Religious Matters: African (Vodoun) Materialities and the Western Concept of Religion Restricted; Files Only

Jefferson-Tatum, Elana Patrice (2016)

Permanent URL: https://etd.library.emory.edu/concern/etds/rf55z831b?locale=en
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Abstract

This dissertation examines the interrelationship between the Western concept of religion, Euro-Western materialist philosophies, and African religious and material metaphysics. This project specifically explores: 1) the history and ideology of Euro-Western materialist discourses (as articulated through such concepts as "fetish," "idol," "thing," "object," etc.), and 2) specific ideations of African religious materialities. Through an analysis of Vodoun religious-material cultures in the Porto-Novo region of the Republic of Benin, this dissertation proposes that African religious experiences, philosophies, and practices are deeply immanent and material and offers a materialist re-theorization of the Western concept of religion. Yet, deeply critical of attempts to conceptualize African religious cultures through the category of the fetish, or other Euro-Western ontological notions, this dissertation highlights the ideological history of the fetish concept and related terms as deeply entrenched within the imperialist and colonial agenda of the Euro-Western world. Historically, materiality has been a site of political and religious contention among Euro-Western intellectuals, missionaries, administrators, and travelers about the supposed right relationship between "objects," "persons," and "gods." Yet, this dissertation proposes that among indigenous Vodoun communities, matter has been the site of essentially immanent metaphysical experiences that question and blur these Western normative distinctions. This project thus specifically challenges materialist discourses regarding non-Western religions. Rather than reiterating the Western ontological typology of inanimate "objects," human "persons," and wholly other "gods," this dissertation reveals instead a Vodoun world organized around nature "beings," human and non-human "persons," and ontological "mothers." This work argues then that when scholars imagine religion as not the ephemeral spirit of a wholly other, but rather as the actual substance of "nature," "persons," and this-worldly "mother" deities and gods, then matter is the very quintessence of religion.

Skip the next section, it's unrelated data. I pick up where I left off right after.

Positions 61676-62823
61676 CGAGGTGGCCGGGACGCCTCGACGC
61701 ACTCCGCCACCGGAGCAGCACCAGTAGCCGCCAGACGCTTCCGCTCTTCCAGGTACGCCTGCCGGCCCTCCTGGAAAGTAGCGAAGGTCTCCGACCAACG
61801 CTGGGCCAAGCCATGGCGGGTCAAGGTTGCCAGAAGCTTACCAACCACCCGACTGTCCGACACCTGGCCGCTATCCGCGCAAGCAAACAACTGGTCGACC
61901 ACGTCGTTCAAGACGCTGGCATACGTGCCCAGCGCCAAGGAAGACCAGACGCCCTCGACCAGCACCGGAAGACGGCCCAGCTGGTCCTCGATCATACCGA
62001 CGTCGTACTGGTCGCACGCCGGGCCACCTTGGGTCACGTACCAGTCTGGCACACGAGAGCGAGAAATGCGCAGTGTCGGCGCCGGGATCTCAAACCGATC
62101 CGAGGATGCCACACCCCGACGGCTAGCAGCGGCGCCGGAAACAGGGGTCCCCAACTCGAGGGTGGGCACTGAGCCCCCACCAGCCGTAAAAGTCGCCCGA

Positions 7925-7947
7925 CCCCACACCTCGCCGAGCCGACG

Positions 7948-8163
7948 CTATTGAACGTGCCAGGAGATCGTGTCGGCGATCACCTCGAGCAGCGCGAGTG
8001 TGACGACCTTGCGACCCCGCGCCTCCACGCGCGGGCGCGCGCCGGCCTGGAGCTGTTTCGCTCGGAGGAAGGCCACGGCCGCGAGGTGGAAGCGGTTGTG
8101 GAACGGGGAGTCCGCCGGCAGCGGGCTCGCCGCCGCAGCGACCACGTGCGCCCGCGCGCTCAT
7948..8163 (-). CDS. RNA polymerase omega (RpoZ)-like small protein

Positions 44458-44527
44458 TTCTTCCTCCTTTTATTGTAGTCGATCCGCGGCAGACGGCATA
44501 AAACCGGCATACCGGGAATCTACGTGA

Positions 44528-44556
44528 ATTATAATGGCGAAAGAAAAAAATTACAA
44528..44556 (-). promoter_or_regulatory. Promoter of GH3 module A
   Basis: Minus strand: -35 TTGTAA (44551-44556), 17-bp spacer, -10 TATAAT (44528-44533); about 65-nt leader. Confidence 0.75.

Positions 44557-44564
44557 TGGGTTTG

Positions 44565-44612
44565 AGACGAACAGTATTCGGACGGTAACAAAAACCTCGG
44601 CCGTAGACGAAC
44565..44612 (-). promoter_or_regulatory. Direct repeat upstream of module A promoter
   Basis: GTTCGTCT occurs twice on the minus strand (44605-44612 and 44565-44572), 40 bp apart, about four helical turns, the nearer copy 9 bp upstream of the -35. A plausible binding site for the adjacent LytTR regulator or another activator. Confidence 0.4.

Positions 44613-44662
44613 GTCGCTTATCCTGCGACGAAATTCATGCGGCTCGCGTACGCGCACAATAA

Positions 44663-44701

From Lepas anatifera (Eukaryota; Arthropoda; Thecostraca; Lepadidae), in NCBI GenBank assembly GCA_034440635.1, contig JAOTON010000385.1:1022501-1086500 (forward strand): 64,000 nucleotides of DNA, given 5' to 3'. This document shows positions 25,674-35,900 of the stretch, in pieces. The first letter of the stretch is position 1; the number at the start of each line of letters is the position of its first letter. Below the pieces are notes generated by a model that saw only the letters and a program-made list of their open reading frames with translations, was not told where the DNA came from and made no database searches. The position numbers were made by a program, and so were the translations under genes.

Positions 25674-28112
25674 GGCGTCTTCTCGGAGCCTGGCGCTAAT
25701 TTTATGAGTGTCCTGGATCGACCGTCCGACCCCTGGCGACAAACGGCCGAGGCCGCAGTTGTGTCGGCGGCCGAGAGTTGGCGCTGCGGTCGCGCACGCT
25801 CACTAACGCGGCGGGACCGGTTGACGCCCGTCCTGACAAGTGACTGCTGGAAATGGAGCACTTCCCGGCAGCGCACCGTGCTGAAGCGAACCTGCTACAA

Table of Contents

1. INTRODUCTION: The Matter of Religion ........................................................ 1
2. Critical Concepts in the Discursive Formation of Religion, Materiality, and
African Religious Others ....................................................................................... 28
3. Translating Vodoun: History, Scholarship, and the "Violence of Translation" 81
4. "The Leaves that the Ancestors Put Together Cannot be Undone": The Nature of
Vodoun and a Re-Imagining of Natural Religion .................................................. 118
5. "Every Person has a ": Persons, Community, and the Consumption of Life 151

6. "The 'House of Women' Is a Major Power in this World": Motherhood,
Authority, and the Matter of Vodoun Social Hierarchy ....................................... 229
7. CONCLUSION: Towards a Generic African Religious Materialist Philosophy 272
8. BIBLIOGRAPHY .................................................................................................. 282

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